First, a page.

Do you want to know how to do a proper blitz in backgammon? This article continues the first article on this issue (‘The backgammon Blitz’). We recommend reading it before reading this one.
Take a look at position 3. How do you play 5-3?
Here you have plenty of ammunition…just as much as in Position 1, but the big difference is that if you get hit back you could be in big trouble, as White has an excellent board. So in this position, you do not go on an all-out attack (blitz) but play a more positional backgammon game, making points and safe tying checkers and waiting for the right opportunity to strike, or simply win a race.
Take a look at Position 4. Black has a 6-4 to play. What’s your play?
Many people make the mistake in positions like this of not hitting. They worry about getting their checkers out of White’s inner board. When they do this, they are fighting the war on two fronts, and we already know what happens when you do this. The right play is to hit with the 6 and bring another checker (ammunition) down from the 13 point. When you are blitzing, focus on one side of the table.
Clearly there will come a time when it is important to start moving those back checkers, but it’s a lot easier to get out and around the board when your opponent is in jail (on the bar).
Let’s take a look at one more position. In position 5 you have a 6-1 to play. What’s your play?
Well, by now I hope you’ve learned the lesson. The right play here is not only to hit, but bring a checker down to the open spot on your bar point so you have another builder to do more hitting and covering.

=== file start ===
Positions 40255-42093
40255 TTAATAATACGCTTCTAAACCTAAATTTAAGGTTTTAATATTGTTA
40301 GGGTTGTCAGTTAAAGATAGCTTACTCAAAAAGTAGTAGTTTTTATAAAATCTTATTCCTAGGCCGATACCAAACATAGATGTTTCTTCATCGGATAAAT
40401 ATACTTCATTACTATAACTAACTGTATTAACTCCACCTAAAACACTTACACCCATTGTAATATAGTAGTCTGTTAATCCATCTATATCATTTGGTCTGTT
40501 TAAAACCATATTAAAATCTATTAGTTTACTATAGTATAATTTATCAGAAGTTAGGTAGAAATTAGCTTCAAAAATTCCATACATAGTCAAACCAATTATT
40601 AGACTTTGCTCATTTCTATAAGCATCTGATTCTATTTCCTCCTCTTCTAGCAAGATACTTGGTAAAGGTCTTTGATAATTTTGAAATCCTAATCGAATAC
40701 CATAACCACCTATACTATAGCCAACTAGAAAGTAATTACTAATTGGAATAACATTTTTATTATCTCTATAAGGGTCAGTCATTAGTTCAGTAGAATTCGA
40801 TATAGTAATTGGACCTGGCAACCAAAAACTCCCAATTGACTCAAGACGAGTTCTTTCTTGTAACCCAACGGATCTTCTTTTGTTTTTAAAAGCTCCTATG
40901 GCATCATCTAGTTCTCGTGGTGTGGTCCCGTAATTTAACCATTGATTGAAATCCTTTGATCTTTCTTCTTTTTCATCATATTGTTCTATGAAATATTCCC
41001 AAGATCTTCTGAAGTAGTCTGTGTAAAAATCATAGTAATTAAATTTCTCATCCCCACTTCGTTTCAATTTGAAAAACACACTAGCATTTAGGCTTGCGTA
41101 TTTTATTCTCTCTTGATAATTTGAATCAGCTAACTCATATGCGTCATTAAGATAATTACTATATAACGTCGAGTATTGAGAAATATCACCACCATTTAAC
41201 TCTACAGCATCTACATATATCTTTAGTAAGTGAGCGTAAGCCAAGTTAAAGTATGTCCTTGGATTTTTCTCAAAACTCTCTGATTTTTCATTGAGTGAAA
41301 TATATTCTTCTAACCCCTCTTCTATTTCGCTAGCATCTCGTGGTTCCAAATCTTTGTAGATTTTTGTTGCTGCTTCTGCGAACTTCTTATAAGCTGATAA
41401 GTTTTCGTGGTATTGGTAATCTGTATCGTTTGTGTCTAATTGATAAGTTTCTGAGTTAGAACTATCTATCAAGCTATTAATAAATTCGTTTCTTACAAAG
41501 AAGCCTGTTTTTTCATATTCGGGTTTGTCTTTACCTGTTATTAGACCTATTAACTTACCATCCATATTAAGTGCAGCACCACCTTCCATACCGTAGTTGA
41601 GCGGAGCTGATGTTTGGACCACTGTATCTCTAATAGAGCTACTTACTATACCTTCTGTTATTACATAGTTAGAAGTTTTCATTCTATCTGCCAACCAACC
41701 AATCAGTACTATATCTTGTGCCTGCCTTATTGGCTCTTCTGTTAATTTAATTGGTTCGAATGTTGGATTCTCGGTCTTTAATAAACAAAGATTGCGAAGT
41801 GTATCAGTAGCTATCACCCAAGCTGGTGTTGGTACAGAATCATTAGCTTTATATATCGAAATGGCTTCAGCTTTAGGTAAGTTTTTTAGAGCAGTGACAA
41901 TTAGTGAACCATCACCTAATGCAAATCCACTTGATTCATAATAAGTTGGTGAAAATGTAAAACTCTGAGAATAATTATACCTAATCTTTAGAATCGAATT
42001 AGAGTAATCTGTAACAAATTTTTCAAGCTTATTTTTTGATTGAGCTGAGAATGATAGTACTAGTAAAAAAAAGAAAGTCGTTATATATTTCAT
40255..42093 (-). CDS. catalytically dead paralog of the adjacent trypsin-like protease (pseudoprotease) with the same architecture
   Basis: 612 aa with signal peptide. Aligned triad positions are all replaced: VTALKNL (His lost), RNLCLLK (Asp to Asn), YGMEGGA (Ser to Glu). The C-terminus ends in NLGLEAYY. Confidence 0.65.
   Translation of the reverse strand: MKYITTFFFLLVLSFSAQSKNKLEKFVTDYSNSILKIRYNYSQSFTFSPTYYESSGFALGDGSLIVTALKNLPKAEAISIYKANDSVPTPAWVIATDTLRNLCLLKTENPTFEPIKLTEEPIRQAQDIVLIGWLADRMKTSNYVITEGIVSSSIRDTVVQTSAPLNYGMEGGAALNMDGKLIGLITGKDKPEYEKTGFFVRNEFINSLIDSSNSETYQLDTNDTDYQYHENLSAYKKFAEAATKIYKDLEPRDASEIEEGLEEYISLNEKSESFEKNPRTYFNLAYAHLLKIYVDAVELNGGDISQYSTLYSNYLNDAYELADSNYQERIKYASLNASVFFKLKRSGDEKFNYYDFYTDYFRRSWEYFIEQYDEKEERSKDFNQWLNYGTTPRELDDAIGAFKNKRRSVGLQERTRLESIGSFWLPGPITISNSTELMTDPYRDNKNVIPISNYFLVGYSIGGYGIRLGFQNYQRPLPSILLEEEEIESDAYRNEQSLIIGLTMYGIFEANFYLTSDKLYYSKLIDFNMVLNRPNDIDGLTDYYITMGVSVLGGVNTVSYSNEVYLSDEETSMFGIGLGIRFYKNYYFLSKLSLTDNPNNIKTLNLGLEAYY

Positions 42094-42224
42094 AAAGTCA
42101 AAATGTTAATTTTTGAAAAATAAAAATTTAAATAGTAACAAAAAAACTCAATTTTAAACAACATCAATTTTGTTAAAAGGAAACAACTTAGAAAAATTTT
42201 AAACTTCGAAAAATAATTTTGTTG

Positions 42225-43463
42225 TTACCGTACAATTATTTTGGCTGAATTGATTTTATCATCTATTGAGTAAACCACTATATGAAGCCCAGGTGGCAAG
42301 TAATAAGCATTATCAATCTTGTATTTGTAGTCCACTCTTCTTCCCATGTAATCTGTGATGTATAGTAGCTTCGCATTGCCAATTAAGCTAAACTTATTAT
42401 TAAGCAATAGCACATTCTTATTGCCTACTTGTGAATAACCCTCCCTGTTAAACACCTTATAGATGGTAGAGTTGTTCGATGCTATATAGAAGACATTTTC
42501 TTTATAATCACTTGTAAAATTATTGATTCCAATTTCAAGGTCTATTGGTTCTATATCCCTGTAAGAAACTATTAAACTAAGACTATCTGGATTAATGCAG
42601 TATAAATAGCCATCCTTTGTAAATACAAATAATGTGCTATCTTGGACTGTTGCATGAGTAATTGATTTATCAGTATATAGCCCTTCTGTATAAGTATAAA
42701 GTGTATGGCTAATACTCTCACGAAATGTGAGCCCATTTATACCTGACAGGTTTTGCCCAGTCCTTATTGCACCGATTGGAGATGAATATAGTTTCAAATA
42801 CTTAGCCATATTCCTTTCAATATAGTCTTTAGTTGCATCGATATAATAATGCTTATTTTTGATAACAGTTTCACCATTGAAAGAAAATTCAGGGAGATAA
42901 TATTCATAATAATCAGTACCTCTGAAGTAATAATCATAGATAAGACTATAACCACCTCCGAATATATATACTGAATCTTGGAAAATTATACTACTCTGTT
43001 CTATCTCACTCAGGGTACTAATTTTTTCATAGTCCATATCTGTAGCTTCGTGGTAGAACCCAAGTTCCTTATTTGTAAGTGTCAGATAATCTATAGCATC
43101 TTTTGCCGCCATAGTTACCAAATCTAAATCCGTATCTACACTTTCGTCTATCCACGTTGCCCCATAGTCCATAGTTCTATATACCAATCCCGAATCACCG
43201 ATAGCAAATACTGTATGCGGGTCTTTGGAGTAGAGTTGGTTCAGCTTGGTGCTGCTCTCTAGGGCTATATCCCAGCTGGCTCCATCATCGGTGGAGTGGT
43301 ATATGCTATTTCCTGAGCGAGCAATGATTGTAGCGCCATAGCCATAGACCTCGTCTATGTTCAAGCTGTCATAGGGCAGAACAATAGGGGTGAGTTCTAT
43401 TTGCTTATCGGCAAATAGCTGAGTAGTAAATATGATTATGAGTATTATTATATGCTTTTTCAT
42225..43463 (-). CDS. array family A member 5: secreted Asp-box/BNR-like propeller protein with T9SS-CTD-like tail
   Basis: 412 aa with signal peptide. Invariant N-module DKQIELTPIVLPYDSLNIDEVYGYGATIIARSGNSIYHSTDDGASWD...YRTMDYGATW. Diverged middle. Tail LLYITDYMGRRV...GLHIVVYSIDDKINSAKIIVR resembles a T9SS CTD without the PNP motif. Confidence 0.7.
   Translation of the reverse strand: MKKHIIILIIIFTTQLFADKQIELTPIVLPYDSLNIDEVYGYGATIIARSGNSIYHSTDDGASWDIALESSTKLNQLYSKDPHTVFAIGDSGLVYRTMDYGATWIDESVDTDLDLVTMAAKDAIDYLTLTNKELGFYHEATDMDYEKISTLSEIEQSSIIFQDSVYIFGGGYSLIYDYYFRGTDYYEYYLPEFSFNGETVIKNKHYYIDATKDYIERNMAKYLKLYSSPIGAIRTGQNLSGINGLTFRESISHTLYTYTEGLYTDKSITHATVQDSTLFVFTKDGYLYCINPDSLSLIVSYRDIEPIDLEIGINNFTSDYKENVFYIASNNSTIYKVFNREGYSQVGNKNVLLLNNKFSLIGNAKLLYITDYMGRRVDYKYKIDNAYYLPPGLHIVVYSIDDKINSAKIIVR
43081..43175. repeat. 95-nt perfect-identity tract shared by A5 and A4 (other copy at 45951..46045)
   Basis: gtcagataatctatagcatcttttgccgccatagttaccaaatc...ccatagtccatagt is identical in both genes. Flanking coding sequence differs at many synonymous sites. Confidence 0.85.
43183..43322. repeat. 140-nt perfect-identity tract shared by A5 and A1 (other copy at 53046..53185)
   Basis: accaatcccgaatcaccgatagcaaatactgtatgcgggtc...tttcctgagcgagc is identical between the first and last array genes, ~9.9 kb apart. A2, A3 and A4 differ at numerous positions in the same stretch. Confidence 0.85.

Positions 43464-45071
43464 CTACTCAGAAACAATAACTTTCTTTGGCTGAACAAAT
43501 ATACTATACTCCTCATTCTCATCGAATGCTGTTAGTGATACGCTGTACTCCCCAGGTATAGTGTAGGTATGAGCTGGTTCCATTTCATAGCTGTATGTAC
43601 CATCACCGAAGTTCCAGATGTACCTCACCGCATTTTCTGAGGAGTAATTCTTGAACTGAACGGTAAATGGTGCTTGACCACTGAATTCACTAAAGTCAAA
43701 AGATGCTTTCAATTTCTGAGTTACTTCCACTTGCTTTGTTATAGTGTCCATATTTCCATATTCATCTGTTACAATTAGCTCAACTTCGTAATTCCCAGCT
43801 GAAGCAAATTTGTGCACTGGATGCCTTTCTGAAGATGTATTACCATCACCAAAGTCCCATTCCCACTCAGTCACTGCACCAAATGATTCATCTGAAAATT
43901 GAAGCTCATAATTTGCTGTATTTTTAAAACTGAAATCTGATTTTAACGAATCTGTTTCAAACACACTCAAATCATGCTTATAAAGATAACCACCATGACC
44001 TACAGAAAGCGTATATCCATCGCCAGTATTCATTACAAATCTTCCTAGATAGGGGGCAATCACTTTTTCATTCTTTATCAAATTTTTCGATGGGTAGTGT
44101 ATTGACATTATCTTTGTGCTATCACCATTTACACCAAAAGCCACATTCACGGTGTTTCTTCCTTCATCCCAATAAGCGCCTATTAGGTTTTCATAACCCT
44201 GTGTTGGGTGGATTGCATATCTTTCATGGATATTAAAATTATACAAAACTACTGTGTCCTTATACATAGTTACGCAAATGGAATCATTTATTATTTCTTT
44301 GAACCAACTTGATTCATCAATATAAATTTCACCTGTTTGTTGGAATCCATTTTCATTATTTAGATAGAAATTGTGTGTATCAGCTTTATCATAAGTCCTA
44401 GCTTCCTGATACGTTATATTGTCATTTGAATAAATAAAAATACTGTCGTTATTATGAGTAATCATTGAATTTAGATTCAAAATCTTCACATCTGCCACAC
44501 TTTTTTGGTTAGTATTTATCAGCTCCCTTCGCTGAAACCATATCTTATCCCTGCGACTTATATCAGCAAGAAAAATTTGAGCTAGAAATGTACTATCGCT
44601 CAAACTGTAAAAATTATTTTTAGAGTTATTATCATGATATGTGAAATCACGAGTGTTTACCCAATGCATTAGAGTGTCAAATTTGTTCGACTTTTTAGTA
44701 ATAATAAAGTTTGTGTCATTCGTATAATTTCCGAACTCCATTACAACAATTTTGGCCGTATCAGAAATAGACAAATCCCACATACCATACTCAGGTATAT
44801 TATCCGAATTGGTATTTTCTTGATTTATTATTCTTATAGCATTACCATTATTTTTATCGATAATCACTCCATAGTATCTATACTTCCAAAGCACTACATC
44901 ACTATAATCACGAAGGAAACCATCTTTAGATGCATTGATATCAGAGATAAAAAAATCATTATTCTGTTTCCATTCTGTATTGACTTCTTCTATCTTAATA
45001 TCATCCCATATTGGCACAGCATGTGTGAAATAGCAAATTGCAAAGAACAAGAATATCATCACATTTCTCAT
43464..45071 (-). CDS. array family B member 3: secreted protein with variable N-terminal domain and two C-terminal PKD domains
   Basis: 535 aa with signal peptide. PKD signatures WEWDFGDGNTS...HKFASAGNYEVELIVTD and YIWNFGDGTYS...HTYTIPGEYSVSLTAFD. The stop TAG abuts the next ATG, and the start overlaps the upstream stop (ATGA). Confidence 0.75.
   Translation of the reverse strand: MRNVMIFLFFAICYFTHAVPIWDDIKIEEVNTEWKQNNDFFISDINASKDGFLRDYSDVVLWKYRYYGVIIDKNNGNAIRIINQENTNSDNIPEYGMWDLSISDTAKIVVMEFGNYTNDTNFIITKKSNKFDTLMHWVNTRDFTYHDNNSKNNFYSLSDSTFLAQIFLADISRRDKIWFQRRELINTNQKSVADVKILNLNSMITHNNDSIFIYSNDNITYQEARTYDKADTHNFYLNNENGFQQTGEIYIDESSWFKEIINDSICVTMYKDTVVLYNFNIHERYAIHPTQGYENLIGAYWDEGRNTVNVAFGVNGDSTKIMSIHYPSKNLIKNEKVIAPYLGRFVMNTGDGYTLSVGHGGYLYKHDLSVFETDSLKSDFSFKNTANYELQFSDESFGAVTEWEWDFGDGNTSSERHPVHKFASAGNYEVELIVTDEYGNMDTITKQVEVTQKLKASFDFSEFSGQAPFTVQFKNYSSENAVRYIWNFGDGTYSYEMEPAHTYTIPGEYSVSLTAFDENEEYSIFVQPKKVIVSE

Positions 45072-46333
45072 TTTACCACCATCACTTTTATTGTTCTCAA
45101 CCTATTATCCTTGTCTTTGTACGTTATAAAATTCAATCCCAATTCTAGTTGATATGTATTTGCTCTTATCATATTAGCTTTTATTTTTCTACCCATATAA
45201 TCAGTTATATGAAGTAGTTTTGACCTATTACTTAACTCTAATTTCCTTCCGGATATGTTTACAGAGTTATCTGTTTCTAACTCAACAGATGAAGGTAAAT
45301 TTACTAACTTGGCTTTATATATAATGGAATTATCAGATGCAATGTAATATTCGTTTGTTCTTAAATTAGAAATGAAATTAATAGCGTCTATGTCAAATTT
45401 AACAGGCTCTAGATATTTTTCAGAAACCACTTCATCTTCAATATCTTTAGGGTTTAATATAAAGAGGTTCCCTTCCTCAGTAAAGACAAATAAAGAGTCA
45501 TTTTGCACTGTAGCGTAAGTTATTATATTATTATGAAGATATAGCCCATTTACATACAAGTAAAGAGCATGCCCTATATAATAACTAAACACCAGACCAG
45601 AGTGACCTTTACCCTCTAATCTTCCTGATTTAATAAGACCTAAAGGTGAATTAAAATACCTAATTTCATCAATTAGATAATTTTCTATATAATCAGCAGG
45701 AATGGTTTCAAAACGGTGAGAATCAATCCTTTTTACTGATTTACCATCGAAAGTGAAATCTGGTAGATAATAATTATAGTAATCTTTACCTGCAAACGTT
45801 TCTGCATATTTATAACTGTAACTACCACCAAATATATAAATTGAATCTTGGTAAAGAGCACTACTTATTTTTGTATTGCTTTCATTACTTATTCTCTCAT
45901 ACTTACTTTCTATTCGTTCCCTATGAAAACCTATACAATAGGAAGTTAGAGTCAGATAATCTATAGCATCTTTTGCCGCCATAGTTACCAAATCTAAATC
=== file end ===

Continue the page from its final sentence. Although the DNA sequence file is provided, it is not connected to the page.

It all sounds so simple doesn’t it. There really is no great art to blitzing…keep attacking and keep bringing more checkers into play. I am sorry to say that in “real life” it’s not always so clear. Sometimes you have almost enough ammunition. Sometimes your opponent’s board is pretty good and getting hit could be risky. In match play, the position of the cube and the score, and gammon risks and win advantages both ways have to be taken into consideration. Some times when you are blitzing you get a roll where you really do need to pay some attention to your checkers on the other side of the board so as not to get trapped and have to break the board on your side.
So like just about everything else in this wonderful game, we do have a “general” strategy, and a basic rule of thumb, a standard way of playing, and it is often the way to play. But only experience and study will help you understand all about the blitz, when to blitz and when not to blitz and how to blitz when you do. I hope this article will give you some insights that will help.
Note: Phil Simborg is a playing and teaching professional from Chicago. He can be reached for questions, comments, and lessons at email@example.com.